That first attempt at a meetup resonates with me sooo much. We absolutely had similar things like that at reddit that were great learning experiences on what NOT to do again.

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cesar

How did you make the decision to segment the community by creator type instead of having one community of creators?

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shinyee_au profile image
Cindy Au Ask Me Anything

Hi Cesar, there were a couple of deciding factors -

1) We wanted to over-deliver on experience and make sure creators from all our verticals felt they were being supported by people who understood needs unique to their different creative backgrounds.

2) In order to evaluate certain types of projects/campaigns, we needed specialized knowledge. E.g. It was difficult for someone w/o experience dealing with the ins and outs of book publishing to try and provide campaign support and advice to someone making a book.

Once we recognized how valuable that kind of domain-specific expertise was to our community, it made a lot of sense to build the team out to support each category instead of trying to approach as one size fits all. And ultimately this was much more efficient for us, because our in-house experts were often already part of these creative communities, providing us with credibility and trust in addition to specialized knowledge.

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Marissa Dimino

Oh my gosh, I'm so excited about this! Education is a challenging nut to crack, especially K12. Cindy, to piggyback off of Carter's question, do you work mostly with engaging students or teachers as well? If teachers are included in your audience, how are you tackling engagement with personas that don't have the typical 9-5 M-F schedule and are so strapped for time and resources? Especially during COVID times! Have you pivoted your engagement strategy since teachers are overwhelmed and experiencing extreme Zoom fatigue?

PIVOT

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Cindy Au Ask Me Anything

Hi Marissa, we do have retired teachers and professors in our community who help answer questions, but the majority of our audience is made up of students. That said, we're seeing more and more active teachers come to Brainly and we're in the early stages of thinking through what a community program for teachers could look like. Would love to get your thoughts on this since it's still new for us!

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cesar

Hi Cindy, I'm not an expert in building a community program for teachers but I have been in the community space for about 10 years and I think it's always a good idea to start with the audience first. I think it's important to understand the teachers first, what is important to them, and how they would define success within a community.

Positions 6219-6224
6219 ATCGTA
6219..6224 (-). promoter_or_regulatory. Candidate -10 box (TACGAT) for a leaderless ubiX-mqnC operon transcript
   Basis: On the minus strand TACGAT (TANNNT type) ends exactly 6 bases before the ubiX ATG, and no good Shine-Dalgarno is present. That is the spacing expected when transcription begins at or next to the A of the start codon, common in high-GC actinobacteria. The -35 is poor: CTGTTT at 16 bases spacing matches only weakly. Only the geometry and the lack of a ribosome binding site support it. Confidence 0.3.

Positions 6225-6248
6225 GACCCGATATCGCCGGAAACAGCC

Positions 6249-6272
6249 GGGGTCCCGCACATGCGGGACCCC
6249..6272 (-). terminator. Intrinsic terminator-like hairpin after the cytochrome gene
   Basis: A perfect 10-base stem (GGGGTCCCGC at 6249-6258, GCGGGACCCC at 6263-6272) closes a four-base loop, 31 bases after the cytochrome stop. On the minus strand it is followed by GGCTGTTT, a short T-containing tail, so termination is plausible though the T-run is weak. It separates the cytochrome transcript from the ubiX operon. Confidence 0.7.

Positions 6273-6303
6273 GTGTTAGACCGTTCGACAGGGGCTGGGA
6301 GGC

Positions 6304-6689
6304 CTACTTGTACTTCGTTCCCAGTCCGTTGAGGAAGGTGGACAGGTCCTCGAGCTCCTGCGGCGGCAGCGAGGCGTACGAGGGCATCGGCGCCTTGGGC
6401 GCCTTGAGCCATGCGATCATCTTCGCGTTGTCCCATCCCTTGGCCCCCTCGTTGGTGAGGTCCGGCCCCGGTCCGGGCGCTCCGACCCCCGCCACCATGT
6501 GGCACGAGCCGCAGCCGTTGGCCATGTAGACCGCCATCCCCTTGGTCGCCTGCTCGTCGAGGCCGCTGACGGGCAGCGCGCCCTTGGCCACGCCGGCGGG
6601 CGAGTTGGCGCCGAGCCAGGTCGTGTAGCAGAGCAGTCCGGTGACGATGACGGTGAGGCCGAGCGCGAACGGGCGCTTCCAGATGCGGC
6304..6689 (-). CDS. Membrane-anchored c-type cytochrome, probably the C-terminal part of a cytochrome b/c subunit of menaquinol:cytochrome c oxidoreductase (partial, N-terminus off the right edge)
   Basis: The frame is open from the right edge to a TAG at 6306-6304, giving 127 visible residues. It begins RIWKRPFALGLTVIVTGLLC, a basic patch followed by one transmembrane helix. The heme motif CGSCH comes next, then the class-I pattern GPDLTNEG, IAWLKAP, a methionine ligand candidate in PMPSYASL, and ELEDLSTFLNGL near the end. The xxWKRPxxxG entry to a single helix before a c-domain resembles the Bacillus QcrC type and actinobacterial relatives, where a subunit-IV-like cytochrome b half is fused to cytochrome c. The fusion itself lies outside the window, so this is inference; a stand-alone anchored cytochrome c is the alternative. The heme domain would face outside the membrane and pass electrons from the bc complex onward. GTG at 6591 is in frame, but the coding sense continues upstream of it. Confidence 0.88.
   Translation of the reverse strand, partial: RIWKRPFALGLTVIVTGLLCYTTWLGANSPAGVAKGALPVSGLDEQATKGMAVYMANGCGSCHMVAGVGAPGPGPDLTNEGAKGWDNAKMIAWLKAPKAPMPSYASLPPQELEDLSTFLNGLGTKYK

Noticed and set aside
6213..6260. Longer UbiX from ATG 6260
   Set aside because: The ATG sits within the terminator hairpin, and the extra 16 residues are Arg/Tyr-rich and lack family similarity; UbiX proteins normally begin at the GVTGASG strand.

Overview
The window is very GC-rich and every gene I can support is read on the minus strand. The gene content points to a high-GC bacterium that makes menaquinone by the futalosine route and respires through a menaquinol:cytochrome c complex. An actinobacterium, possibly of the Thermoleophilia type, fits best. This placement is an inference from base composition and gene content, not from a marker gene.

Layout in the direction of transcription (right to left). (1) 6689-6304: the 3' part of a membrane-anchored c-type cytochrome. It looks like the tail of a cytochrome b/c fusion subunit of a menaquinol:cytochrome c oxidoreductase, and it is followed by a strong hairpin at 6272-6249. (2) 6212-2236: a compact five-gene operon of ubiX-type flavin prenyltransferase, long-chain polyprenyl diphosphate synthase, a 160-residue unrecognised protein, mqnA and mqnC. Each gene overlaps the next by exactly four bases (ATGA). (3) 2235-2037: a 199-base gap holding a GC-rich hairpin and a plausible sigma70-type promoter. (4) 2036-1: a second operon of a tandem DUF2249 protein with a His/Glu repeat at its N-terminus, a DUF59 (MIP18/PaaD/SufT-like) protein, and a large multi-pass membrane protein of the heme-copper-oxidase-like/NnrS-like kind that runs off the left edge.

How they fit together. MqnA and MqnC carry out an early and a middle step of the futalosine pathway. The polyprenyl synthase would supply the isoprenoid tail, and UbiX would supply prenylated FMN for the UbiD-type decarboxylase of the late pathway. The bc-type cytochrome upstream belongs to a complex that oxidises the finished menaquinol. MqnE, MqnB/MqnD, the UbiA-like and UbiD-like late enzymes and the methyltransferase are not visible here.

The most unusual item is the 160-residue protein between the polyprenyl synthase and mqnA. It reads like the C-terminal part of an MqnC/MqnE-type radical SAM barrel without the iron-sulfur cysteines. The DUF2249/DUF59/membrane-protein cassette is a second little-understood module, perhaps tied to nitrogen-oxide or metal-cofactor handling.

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Cole

Have you ever had to convince your company of the importance of community? If so, were there any strategies or approaches that worked best?

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Cindy Au Ask Me Anything

Hi Cole!

I've been super fortunate to work at companies that are highly community-driven. I typically joined early, meaning that these companies made a concerted decision to invest in community from the get-go.

That said, I've seen a pattern develop where as the company grows it's not always clear where community should sit, and that tends to open up conversations around a community team's focus, importance, and impact. And where community sits is very important.

At Kickstarter, Community was (and still is) its own team. We sat as equals alongside Product, Design, Eng, Marketing, HR, Ops/Finance. In hindsight, this setup was not the norm, but I pushed hard for it and ultimately it worked for us.

When you put Community inside of another functional area - be it Ops, Marketing, Communications, Sales, Product, etc - whether intentional or not, that tends to define what its focus is. In my opinion, Community as a standalone org within a company enables you to define community goals/metrics/impact as they relate to company goals in a much more clear, uncomplicated, un-muddled way, because you're not also trying to stuff those same metrics into Marketing goals, Product goals, etc.

I am also a big advocate of thinking about Community as a horizontal layer working cross-functionally across all teams in a company. Community holds specialized knowledge and skills focused on enabling connections, engagement, growth, and retention across a group or many groups of users. Community can deliver actionable insights from those groups back to the other functional parts of an organization and ensure a company is always focused on their customers. I would love to see more companies thinking about Community in this way, and am hopeful we'll have more precedent/examples of standalone Community orgs as time goes on.

Re-thinking org design is by no means the fastest or easiest approach, but I do believe that pushing for change at the organizational level is one of the most important things we can do for our industry.